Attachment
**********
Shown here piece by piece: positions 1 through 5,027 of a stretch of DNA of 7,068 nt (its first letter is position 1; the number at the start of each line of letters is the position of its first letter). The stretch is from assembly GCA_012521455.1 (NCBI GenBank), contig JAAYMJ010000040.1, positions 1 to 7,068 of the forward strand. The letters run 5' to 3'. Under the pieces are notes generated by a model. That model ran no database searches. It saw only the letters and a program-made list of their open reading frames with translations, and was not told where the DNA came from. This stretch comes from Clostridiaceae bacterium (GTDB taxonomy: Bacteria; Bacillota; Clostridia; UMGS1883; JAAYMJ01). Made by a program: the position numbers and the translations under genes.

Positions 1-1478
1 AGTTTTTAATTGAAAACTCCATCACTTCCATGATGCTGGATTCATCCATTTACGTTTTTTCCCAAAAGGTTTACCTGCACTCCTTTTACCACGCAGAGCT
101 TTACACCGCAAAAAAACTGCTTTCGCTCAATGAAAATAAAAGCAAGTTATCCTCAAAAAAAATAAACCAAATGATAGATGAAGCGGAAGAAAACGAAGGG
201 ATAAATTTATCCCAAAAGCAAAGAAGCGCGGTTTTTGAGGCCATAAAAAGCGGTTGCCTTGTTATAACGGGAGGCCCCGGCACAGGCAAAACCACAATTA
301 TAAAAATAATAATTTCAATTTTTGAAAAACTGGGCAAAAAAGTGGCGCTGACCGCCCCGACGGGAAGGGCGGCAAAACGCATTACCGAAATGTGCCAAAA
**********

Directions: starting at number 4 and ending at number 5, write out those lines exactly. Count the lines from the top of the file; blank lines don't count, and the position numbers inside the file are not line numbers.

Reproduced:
101 TTACACCGCAAAAAAACTGCTTTCGCTCAATGAAAATAAAAGCAAGTTATCCTCAAAAAAAATAAACCAAATGATAGATGAAGCGGAAGAAAACGAAGGG
201 ATAAATTTATCCCAAAAGCAAAGAAGCGCGGTTTTTGAGGCCATAAAAAGCGGTTGCCTTGTTATAACGGGAGGCCCCGGCACAGGCAAAACCACAATTA